Neal becomes 11th men’s coach since 1967 (Photo by Lester Neal)

Lester Neal promoted to men’s basketball head coach

Former ASU forward Lester Neal named as new MCC men’s basketball head coach.

Mesa Community College announced the hiring of new men’s basketball coach Lester Neal. The announcement came after the program posted the lowest win total in a season since 2000.

When Neal heard the news from MCC Athletic Director John Mulhern, he was on his way out of town and was growing anxious for what was to become of his journey. Upon receiving the call from Mulhern he became elated with the news and needed to take some time to process the moment.

“I had to pull over and give thanks and honor to God,” said Neal, “I had my moments where there were tears of joy but once that went away I knew that the work was about to happen and the pace was about to pick up.”

Neal comes from humble beginnings, growing up in Chicago. Neal’s life was centered around family, and Neal was the first in his family to graduate from high school and college. 

Growing up with cousins, brothers, aunts and uncles Neal had a strong family relationship that he would translate to the bonds he would form with his teammates at the programs he would attend.

Neal’s journey to leading the men’s basketball team  is one that you could say helped him gain experience not only as a player and coach, but as an influential person. 

Neal attended Ventura College in California from 1989-1991. At Ventura, Neal did not feel out of place or as if  he did not belong despite being from Chicago. 

At Ventura, he played under Hall of Fame coach Phil Matthews and learned how to play hard, study, and manage his time. When he started at Ventura, he struggled academically with a 2.0 GPA, but after learning how to become a better student, he graduated with an impressive 3.4 GPA. 

On the court Neal was difficult to deal with for opponents. He was 6 feet, six inches tall and averaged 14.8 rebounds a game in the 1991 season. During his time at Ventura, he set the school record for rebounds in a season and was named to the Junior College All-American First Team, as well as the Western State Conference Player of the Year.

Neal then transferred to Arizona State University where he played  two seasons, leading the then Pac-10 in rebounds with almost 10 a game. After his time at ASU, he played professionally overseas for roughly 10 years in Europe, Asia, and South America.

Neal was a player described as one who will do anything it takes to help his team  win by diving for loose balls, husting for rebounds, and playing for the team’s success instead of his own. 

His play at ASU was so impactful, an award called the, “Lester Neal Warrior Award,” was created to recognize those who played with passion and dedication. Neal credits his great play to those who coached him and kept him on the right path.

“I reaped the benefit of having coaches who stood in place of mentors and really gave me the blueprint for preparing me for where I am today,” said Neal.

After his playing career, Neal found himself still wanting to make an impact on others just like his coaches did to him. He began working with families in low income neighborhoods in Arizona.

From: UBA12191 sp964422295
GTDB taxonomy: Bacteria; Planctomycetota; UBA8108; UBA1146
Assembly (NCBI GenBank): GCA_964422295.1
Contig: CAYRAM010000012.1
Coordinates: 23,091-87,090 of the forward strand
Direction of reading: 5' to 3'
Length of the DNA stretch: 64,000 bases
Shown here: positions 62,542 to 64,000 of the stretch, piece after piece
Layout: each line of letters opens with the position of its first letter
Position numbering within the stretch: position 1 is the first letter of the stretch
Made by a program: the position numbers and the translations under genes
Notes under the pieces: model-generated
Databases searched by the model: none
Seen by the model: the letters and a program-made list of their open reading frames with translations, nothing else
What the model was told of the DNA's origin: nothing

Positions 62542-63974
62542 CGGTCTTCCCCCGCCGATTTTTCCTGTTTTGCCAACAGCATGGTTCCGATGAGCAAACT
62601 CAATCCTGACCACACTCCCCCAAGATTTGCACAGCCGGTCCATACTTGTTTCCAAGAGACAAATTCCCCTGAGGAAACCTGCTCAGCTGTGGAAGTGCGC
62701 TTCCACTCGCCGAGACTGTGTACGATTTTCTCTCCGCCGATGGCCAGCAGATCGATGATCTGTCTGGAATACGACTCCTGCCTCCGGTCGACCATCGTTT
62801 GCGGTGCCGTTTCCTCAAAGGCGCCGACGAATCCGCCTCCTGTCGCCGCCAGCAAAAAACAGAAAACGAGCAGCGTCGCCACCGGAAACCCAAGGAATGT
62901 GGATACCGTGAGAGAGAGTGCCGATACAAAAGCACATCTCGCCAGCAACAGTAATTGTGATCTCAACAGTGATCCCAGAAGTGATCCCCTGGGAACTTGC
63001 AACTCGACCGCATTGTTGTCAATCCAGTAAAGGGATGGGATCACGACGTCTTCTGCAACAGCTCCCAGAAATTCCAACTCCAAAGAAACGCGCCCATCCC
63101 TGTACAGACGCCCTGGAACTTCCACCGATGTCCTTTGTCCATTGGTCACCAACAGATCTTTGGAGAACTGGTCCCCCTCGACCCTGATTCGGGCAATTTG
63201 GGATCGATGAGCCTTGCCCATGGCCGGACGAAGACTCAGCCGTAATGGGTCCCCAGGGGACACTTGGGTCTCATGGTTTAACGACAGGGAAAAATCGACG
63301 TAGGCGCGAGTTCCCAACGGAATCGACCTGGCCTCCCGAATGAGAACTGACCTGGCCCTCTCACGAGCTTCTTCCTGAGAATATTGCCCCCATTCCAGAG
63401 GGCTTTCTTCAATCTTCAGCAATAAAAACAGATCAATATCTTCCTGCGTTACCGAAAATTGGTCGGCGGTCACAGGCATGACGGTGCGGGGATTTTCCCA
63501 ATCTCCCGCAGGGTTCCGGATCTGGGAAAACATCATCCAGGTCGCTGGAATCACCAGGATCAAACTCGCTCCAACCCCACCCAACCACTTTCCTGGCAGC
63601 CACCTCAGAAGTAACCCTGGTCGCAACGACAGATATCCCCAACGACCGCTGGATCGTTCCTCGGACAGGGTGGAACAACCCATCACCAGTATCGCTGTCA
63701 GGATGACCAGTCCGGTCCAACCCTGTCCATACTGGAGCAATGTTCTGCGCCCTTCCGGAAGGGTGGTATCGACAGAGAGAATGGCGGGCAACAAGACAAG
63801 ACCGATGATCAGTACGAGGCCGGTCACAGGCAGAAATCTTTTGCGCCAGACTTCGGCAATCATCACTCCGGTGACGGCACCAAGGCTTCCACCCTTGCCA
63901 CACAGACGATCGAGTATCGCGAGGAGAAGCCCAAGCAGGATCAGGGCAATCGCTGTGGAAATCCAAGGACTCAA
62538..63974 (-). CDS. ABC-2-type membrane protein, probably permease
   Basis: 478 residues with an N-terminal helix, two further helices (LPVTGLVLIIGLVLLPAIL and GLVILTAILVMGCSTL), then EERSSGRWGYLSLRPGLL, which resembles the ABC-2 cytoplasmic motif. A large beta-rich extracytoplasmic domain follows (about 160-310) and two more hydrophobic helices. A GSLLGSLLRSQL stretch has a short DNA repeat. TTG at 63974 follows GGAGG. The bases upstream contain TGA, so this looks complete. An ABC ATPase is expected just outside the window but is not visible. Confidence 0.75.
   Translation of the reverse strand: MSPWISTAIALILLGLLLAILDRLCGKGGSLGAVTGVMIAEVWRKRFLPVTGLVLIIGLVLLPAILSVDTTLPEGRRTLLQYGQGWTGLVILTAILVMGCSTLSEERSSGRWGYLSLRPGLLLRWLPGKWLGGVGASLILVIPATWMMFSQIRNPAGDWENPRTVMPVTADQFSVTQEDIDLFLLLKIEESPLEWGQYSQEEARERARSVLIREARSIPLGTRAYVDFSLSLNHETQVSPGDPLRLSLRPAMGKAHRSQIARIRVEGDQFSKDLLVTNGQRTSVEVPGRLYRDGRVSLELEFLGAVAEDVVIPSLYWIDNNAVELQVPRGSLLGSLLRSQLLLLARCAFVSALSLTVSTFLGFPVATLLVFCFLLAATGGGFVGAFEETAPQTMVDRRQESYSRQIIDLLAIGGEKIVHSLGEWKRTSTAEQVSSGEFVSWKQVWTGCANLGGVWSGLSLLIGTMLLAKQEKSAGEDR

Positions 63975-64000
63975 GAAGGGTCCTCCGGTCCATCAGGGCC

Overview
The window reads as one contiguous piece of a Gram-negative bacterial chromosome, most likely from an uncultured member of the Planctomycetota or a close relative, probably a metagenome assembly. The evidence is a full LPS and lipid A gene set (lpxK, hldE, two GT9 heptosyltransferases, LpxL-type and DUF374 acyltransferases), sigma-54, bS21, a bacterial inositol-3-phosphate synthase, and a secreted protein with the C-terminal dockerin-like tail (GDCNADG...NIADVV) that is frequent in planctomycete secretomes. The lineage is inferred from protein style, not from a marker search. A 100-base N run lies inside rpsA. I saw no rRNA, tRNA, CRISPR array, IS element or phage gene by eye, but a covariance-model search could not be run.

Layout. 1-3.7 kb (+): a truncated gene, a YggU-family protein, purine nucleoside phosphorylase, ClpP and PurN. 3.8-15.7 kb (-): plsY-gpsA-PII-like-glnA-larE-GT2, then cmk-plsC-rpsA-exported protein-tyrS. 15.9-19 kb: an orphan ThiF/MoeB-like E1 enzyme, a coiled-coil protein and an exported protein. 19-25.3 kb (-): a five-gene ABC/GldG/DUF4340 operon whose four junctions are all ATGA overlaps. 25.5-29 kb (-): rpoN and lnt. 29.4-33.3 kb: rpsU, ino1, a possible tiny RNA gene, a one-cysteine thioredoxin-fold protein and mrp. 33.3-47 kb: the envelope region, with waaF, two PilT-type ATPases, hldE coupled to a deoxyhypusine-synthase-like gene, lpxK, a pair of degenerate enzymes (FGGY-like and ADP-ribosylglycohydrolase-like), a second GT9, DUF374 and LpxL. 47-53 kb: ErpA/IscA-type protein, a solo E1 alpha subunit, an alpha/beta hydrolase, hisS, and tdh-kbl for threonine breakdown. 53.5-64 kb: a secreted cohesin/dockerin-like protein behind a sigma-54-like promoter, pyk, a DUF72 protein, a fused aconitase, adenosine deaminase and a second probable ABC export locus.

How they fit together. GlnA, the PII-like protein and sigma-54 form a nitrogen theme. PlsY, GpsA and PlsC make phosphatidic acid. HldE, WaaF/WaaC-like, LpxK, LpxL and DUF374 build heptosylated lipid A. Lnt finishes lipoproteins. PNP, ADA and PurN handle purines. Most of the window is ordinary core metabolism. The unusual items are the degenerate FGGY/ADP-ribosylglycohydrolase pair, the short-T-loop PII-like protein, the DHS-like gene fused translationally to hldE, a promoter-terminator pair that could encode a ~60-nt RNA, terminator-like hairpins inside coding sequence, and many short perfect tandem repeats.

Neal also went back to ASU and finished his degree in 2012, earning a bachelor’s degree in interdisciplinary studies. He then began his coaching career by becoming an assistant coach of the Scottsdale Community College men’s basketball team before taking the same position for the Chandler-Gilbert Community College men’s team.

He then returned to Ventura College and was an assistant coach for three years, before becoming an assistant coach at MCC under interim head coach Jimmy Herrera. 

The first season for the Thunderbirds post-legendary coach Sam Ballard did not live up to expectations as the team went 5-20 on the year.

Coach Ballard left a lasting legacy and big shoes to fill in regards to the MCC basketball program. From 2008-2020, Ballard won 223 games and won the Region I championship in 2013-2014. 

MCC men’s basketball was always competitive under Ballard, and the program had a reputation of hard working, defensive minded players.

With his first time in the driver’s seat of a college program, Neal will have his work cut out for him. However, he knows he can count on those around him, such as MCC women’s head coach Kori Stephenson. 

Neal wants to also leave a legacy after his time at MCC, a legacy of winning but also one of impacting his players, much like he experienced at Ventura College.

“I’m building the program just like the program I came from,” said Neal, “I would like to leave a legacy where 30 years later players can still call me because I’ve impacted their lives, and that’s what it’s all about. I want to impact their lives to where 30 years from now they can reach back and call me like I do with my coach.”

As far as the goals for the upcoming season, Neal has high expectations for their squad as he hopes they will be able to win their conference, go to the playoffs, and go to regionals. He wants to be able to put the best product on the floor for the Mesa community to feel good about.

Holding his players accountable for their academics will be a goal of his as well for the program.

Neal knows how impactful coaches are to their players. They are not just people with whistles and a whiteboard, they are mentors, friends, and family.  With all the experience Neal has as a coach, and as a mentor to those around him, the MCC program could be in for a new legendary coach.

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